Tuesday, September 11, 2007

Death of Design on 9/11

Photograph by Tom Spencer of Soul of the Garden

I had an eye-opening experience the other day. I was waiting for the bus to take me home. There was one other woman waiting there with me. I noticed that she was wearing a polo shirt with a business logo on the lapel. She had her arms full of watering cans and her nails were crusted with dirt. We exchanged a few grumbles about the bus always taking forever and then she broke open my heart a little bit.

We got to talking about work - maybe because it was mid-afternoon on a weekday, which is a time when most "normal" people were at work. I asked her about all the gardening gear and inquired if she was in the landscaping business.

She was. Well, she still is but ever since September 11th, 2001, things have drastically changed for my fellow commuter. She told me that she used to have a great job with a successful horticultural firm whose clients were mostly large companies. She enjoyed planning, planting, and caring for all the lobby arrangements. She found joy in her job and she got benefits.

And then there was 9/11.

She claimed that within a matter of days, nearly all of her employer's big accounts pulled out and wanted nothing more to do with indoor plants. I stared at her for a few seconds because I wasn't making the connection. She raised her eyebrows and asked, "What can you hide in a big planter...? A bomb."

Since 9/11, my bus buddy was laid off from her dream job. She tried, in vain, to get another job in a similar setting but it seemed that every company in her field was struggling. She's gotten by with part-time jobs (which she has now) but, in her opinion, her days of stable employment with good pay and benefits are behind her.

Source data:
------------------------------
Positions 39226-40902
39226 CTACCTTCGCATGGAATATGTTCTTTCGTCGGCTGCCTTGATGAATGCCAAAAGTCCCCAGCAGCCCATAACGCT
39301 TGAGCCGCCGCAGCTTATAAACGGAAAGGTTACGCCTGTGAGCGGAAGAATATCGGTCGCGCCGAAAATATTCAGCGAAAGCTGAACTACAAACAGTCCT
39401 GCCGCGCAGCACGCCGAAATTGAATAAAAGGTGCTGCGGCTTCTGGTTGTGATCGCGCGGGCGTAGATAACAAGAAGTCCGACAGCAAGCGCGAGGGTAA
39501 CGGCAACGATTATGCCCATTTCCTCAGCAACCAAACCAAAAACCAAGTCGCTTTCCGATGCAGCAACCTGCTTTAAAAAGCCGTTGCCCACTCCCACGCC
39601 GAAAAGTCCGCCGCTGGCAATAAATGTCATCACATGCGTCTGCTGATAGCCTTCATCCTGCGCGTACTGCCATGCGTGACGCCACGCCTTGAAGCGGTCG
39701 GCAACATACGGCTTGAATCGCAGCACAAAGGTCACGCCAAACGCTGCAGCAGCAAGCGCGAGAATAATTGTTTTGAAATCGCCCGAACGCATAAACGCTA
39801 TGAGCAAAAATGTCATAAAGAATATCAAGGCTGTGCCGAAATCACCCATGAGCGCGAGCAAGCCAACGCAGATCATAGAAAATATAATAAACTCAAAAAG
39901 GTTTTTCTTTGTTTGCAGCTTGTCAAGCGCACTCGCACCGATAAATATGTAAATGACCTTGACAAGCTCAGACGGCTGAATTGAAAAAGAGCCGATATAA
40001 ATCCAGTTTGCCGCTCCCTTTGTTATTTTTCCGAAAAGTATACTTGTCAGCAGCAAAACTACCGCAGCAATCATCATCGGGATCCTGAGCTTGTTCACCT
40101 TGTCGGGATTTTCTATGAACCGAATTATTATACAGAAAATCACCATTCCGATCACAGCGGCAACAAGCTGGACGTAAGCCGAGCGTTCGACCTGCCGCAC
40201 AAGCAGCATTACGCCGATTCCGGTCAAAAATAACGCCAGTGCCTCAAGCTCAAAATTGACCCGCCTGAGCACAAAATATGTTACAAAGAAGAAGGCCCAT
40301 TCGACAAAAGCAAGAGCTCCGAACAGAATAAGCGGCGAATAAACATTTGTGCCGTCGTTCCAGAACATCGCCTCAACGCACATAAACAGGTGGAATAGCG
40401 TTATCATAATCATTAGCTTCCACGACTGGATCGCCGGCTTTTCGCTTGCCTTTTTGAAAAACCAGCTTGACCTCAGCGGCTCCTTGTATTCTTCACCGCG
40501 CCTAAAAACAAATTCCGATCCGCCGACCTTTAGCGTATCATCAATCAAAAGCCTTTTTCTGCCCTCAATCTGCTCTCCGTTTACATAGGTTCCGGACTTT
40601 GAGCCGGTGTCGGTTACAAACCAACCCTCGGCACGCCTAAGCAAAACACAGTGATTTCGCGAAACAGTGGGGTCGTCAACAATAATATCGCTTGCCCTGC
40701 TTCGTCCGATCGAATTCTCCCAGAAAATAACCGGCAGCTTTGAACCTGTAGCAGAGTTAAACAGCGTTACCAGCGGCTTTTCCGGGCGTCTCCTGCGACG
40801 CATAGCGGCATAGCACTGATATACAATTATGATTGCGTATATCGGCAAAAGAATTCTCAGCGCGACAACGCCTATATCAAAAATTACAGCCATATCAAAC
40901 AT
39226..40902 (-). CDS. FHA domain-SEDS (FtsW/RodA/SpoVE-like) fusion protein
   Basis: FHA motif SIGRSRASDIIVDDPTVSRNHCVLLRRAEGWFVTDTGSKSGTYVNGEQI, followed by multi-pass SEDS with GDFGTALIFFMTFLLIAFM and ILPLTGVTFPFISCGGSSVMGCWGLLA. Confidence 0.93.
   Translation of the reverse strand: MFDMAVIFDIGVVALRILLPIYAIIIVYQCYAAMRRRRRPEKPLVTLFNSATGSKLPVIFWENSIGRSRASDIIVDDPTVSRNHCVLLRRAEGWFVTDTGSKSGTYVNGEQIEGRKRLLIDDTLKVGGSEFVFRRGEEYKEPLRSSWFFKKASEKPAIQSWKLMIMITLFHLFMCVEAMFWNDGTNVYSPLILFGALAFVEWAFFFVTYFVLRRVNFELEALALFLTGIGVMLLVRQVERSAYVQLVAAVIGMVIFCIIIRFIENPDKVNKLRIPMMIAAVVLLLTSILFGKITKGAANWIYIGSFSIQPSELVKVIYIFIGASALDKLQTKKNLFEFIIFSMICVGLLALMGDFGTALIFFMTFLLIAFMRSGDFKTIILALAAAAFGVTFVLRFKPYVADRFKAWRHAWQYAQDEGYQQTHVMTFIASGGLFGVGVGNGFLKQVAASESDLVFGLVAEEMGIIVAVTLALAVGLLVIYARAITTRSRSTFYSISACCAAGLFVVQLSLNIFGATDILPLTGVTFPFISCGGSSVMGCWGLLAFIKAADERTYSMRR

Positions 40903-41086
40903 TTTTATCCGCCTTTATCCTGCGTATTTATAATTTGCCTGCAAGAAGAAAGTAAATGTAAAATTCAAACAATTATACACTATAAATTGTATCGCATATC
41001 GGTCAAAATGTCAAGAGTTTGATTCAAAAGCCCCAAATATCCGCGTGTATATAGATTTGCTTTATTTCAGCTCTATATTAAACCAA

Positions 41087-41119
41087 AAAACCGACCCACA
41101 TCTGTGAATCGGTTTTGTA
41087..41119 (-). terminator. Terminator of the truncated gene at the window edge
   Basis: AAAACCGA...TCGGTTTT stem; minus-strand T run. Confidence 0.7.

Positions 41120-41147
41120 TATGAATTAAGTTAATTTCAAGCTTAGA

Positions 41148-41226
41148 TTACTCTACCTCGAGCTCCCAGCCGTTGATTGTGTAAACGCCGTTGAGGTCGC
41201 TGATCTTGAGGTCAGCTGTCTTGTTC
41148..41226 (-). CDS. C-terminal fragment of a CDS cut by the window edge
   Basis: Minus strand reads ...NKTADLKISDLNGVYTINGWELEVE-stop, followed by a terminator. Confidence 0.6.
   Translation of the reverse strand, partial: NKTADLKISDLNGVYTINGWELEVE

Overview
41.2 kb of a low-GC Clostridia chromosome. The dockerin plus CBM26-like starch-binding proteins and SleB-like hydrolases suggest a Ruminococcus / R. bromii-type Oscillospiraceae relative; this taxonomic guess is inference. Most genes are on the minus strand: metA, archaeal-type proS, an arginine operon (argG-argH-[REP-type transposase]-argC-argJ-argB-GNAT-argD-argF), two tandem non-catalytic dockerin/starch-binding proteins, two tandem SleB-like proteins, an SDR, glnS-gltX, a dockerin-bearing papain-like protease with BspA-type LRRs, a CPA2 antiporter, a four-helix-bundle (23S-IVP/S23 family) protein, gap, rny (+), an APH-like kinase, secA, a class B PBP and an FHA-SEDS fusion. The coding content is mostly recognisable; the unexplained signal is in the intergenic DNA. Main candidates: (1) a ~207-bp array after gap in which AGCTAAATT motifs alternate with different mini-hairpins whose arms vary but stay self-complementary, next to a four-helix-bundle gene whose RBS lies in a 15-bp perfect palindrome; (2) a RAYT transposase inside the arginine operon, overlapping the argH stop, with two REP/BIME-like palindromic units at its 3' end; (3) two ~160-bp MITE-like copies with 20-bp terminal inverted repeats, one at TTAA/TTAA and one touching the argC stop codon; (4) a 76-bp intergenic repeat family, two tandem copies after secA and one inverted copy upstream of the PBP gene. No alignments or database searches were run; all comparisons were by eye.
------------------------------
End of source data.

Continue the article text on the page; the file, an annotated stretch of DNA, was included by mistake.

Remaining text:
Her story simply sunk in. I didn't know anyone who died in the 2001 terrorist attacks. I don't even think I know anyone who knew anyone. When it first happened, I remember reading all the painful first accounts and about the subsequent memorial gatherings. The misery hit me hard then but at such a great distance.

But meeting an everyday woman at the bus stop, with her dirty hands full of what her life used to be...I don't know... it just hurt.


Anonymous said...

You don't have to know someone for it to hurt.

Nothing will ever be the same.

stuffed said...

Wow. Beautifully told. Thanks.

Anonymous said...

I agree with anon. Nothing will ever be the same. Thank you for sharing your story. It was touching, and very much appropriate today.